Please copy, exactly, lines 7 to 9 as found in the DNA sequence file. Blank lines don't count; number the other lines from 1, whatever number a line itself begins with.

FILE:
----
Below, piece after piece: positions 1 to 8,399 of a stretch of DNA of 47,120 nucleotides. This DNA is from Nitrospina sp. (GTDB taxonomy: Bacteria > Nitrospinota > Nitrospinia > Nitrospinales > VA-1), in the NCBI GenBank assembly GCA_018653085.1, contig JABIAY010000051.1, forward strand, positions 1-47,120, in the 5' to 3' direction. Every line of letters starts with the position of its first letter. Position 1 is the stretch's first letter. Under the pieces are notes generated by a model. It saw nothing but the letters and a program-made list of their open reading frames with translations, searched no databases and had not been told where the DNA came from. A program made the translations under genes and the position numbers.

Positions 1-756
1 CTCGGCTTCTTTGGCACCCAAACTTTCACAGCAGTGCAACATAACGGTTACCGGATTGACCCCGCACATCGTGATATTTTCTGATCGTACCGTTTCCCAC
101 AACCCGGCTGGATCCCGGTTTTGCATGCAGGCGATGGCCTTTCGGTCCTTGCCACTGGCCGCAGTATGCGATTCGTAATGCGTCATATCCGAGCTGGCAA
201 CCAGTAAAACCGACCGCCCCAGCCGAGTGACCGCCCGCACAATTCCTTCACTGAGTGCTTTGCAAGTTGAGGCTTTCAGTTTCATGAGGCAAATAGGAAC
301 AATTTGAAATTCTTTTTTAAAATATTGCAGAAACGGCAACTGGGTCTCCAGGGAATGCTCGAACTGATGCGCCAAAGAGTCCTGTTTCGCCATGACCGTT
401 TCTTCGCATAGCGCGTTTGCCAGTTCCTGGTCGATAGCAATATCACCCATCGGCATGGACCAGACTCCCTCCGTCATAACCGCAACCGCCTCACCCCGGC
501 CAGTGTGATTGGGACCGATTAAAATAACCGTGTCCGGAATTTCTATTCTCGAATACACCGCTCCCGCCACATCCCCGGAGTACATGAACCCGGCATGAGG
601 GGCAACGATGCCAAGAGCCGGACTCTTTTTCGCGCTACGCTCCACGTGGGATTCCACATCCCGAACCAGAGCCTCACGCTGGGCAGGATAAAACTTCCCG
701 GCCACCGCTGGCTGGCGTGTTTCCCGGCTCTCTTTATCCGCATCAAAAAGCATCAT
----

401 TCTTCGCATAGCGCGTTTGCCAGTTCCTGGTCGATAGCAATATCACCCATCGGCATGGACCAGACTCCCTCCGTCATAACCGCAACCGCCTCACCCCGGC
501 CAGTGTGATTGGGACCGATTAAAATAACCGTGTCCGGAATTTCTATTCTCGAATACACCGCTCCCGCCACATCCCCGGAGTACATGAACCCGGCATGAGG
601 GGCAACGATGCCAAGAGCCGGACTCTTTTTCGCGCTACGCTCCACGTGGGATTCCACATCCCGAACCAGAGCCTCACGCTGGGCAGGATAAAACTTCCCG